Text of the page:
At a time when our meals consist of more chemicals than nutrients and our natural resources are fast depleting, I was fortunate to have stumbled upon an alternative way of living/ growing that could be a game-changer, namely, Permaculture.
While reading about feasible means to sustainable living, I chanced upon the Facebook page of Aranya Agricultural Alternatives. Here, the page spoke of something called ‘Permaculture’ and offered a 12-day Design Course (residential) in it.
Sometimes, impulse and curiosity make for a good match — I attended a brief talk about seed preservation and exchange that was conducted by the volunteers of Aranya and signed right up for the Permaculture Design Course (PDC).
The term ‘Permaculture’ was coined by Bill Mollison in 1978. The word is a contraction of permanent agriculture and also of permanent culture. The aim of Permaculture is to create systems that are ecologically sound, economically viable and self-sustaining. It is applicable in both rural and urban contexts and at any scale.
There are several definitions by several masters, but the premise of Permaculture is based on observation of natural systems, the wisdom found in traditional farming practices, entwined with modern technological and scientific know-how to create a conscious design and a cultivated ecology.
The PDC was conducted (mostly) by Narsanna Koppula, a pioneer of Permaculture in India.
New experiences, changed mindsets:
Narsanna believes the forest is the future and he spreads his message through his non-profit organization “Aranya Agricultural Alternatives”, presently operating in the rural and tribal areas of Telangana and Andhra Pradesh.
As someone with little to no idea about Permaculture, I was not sure what to expect out of the course. For the most part, I believed, it was going to be about sowing and planting practices. It was an eye-opener to know that Permaculture is like a multidisciplinary toolbox that includes agriculture, water harvesting, renewable energy, natural building, agroforestry, waste management, animal systems, appropriate technology, economics and community development.
The first part of PDC was conducted at Polam Farm near the Singur Reservoir, Andole village, Telangana.
Polam was barren land till about two years ago. Today, this 96 acre young farm is a bustling cesspool of activity and life. In 2015, Supriya and Anil Gaddam started developing the farm with the aim to make it a regenerative, eco-friendly and sustainable place. The impetus for the change happened after Supriya did her Permaculture Design Course as well.
Polam Farm is also the chosen venue for the upcoming (and first-ever in India) International Permaculture Convergence (November 27 to December 2, 2017).
Our day began early with morning walks that evolved into can-you-guess-what-that-seed/tree/plant-is sessions. Indigenous plants, nitrogen-fixing plants, medicinal herbs etc. were patiently pointed out to us. We learnt about soil and micro-systems, about wind breaks and live boundaries, about how fire could destroy and ground water be replenished. We learnt to observe… the number one rule of Permaculture.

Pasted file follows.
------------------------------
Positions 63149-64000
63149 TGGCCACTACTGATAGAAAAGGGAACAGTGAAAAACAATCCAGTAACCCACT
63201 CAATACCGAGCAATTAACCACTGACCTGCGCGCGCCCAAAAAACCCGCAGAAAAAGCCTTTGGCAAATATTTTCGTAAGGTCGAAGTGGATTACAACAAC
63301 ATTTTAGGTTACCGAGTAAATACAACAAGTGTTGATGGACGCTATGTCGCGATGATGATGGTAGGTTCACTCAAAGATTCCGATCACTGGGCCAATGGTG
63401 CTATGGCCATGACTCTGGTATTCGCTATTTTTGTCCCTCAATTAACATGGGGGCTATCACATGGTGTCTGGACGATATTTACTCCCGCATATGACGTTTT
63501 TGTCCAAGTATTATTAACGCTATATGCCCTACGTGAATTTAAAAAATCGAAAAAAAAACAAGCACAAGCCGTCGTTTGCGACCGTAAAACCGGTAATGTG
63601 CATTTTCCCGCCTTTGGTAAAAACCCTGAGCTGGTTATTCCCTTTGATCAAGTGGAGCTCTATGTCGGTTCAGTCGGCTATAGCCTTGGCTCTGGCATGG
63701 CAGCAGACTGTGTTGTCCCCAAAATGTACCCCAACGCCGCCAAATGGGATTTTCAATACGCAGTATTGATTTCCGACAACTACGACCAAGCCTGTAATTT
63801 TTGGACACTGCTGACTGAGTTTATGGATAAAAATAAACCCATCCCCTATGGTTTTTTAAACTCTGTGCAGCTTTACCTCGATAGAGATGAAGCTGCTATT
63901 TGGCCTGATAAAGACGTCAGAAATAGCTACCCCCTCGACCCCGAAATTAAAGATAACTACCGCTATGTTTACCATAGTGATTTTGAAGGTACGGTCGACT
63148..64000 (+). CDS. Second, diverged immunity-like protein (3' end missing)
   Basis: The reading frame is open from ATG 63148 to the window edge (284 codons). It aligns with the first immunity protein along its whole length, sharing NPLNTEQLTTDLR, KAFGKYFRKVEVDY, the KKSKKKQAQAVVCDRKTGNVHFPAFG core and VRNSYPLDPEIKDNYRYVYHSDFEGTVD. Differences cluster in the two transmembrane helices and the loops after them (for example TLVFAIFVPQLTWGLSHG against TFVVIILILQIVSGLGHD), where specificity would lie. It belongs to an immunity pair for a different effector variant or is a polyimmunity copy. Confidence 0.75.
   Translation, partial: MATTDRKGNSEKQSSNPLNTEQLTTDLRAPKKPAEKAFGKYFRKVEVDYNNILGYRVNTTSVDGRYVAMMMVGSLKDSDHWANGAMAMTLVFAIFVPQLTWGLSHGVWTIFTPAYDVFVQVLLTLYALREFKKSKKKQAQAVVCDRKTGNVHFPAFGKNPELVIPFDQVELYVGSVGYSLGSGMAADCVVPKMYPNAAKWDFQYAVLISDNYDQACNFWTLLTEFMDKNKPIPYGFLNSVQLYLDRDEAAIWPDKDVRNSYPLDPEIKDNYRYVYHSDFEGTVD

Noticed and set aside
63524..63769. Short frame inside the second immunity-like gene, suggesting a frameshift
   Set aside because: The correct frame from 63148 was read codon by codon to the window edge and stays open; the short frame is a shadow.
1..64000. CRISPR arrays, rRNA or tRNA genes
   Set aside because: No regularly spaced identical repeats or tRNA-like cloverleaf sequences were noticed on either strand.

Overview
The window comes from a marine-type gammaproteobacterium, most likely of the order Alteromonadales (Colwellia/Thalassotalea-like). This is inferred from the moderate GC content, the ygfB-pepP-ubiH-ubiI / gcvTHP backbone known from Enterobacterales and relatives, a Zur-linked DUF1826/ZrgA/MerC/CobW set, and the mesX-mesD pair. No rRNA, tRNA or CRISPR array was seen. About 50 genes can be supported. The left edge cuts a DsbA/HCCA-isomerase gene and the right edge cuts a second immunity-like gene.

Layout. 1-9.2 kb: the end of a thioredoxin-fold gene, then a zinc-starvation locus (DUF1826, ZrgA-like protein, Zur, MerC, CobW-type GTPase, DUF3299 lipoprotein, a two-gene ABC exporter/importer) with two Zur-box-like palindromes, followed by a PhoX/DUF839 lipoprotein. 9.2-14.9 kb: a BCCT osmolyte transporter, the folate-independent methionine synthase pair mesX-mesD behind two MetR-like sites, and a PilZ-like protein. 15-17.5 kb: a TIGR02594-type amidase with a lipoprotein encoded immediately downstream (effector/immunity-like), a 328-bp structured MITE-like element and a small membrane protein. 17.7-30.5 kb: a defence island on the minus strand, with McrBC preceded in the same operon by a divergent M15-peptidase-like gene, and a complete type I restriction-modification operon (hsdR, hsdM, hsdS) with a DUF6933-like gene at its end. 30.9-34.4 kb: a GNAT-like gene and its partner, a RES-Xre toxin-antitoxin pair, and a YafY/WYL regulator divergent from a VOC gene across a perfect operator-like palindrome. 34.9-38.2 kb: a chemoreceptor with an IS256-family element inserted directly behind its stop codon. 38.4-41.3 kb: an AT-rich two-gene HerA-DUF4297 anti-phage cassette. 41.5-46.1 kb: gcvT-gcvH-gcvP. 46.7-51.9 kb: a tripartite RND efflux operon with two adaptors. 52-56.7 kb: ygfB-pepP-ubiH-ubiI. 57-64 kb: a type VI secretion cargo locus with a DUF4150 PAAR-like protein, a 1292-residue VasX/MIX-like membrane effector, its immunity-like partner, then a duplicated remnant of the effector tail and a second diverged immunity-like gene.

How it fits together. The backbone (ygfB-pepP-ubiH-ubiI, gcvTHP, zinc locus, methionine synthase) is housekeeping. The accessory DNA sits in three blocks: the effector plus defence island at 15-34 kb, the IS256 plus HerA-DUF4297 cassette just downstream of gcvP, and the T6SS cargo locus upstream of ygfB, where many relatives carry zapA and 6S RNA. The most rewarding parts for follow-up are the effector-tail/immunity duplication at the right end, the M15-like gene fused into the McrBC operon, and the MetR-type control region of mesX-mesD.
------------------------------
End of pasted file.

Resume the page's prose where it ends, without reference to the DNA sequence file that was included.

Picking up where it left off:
Throughout our course, we were often reminded about how we humans are not superior to other life forms. In his book The one straw revolution, Japanese farmer and philosopher Masanobu Fukuoka stated that Permaculture is a philosophy of working with, rather than against nature.
Thus, Permaculture is based on the three ethics of –
Earth care – ensuring a healthy balance for all life systems to continue and multiply
People care – provision for people to access all necessary resources
Fair share – a means to provide for the first two principles
Our lecture sessions were interspersed with practicals. We dug trenches and percolation tanks, we planned for sectors and zones, we designed farms, and we planted several saplings. Sometimes, we did the same stuff several times over, until some of us started mumbling botanical names in our sleep. Pongamia pinnata is forever etched in my memory.
The second part of the course was conducted at Aranya Farms, Zaheerabad.
This farm is an oasis of green and an excellent example of rain-fed agriculture in the dry lands.
Aranya is the perfect location to learn about Indian Permaculture, water harvesting, plant identification and uses. It is a warm, welcoming, constantly evolving place with one motto: (almost) everything should come from the system and remain as long as possible within the system.
We were lucky to be there during sowing season and saw firsthand the ploughing and sowing of millets and green grams using traditional methods.
We learnt from a local medicine woman about the healing powers of different herbs and plants. We had sessions on water harvesting, mapping and urban gardening. We learnt about pollinators and their benefits and what to look for while buying a piece of land. We were taught about the importance of seed exchange and preservation. We visited local farms and saw how Permaculture could change their lives, and we had Permaculture change our lives even as we were learning about it.
Narsanna always told us, “label is not important, work is important. If you cannot work in a farm, find a way to become the bridge between a farmer and the end consumer. If you cannot do that, reduce your energy usage, plant a kitchen garden, spread awareness. Small changes will combine to form a system that will become self regulatory, self sustaining.”
I am doing just that by trying to make as many people familiar with the word ‘Permaculture’.
Learn about Permaculture:
Aranya Agricultural Alternatives conducts Introduction to Permaculture and Permaculture Design Courses throughout the year.
Find details about the International Permaculture Convergence here.
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On – 03 Aug, 2017 By Uma Iyer